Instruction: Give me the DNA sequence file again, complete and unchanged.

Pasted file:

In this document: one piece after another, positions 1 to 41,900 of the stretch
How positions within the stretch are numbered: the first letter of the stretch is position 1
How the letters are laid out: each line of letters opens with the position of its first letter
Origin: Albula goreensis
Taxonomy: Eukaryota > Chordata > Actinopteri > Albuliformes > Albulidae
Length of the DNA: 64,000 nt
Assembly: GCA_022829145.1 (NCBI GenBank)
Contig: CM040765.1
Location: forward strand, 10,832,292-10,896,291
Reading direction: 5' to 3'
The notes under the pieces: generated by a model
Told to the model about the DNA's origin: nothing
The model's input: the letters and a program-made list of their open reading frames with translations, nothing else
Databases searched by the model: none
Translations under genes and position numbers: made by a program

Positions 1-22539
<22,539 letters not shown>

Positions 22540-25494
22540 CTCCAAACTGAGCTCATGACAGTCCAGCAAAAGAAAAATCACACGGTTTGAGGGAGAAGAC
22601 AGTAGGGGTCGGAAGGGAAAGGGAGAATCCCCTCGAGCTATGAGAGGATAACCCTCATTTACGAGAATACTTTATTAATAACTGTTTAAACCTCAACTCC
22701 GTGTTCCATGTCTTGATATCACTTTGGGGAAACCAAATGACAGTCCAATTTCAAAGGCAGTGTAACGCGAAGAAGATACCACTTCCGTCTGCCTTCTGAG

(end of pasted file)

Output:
In this document: one piece after another, positions 1 to 41,900 of the stretch
How positions within the stretch are numbered: the first letter of the stretch is position 1
How the letters are laid out: each line of letters opens with the position of its first letter
Origin: Albula goreensis
Taxonomy: Eukaryota > Chordata > Actinopteri > Albuliformes > Albulidae
Length of the DNA: 64,000 nt
Assembly: GCA_022829145.1 (NCBI GenBank)
Contig: CM040765.1
Location: forward strand, 10,832,292-10,896,291
Reading direction: 5' to 3'
The notes under the pieces: generated by a model
Told to the model about the DNA's origin: nothing
The model's input: the letters and a program-made list of their open reading frames with translations, nothing else
Databases searched by the model: none
Translations under genes and position numbers: made by a program

Positions 1-22539
<22,539 letters not shown>

Positions 22540-25494
22540 CTCCAAACTGAGCTCATGACAGTCCAGCAAAAGAAAAATCACACGGTTTGAGGGAGAAGAC
22601 AGTAGGGGTCGGAAGGGAAAGGGAGAATCCCCTCGAGCTATGAGAGGATAACCCTCATTTACGAGAATACTTTATTAATAACTGTTTAAACCTCAACTCC
22701 GTGTTCCATGTCTTGATATCACTTTGGGGAAACCAAATGACAGTCCAATTTCAAAGGCAGTGTAACGCGAAGAAGATACCACTTCCGTCTGCCTTCTGAG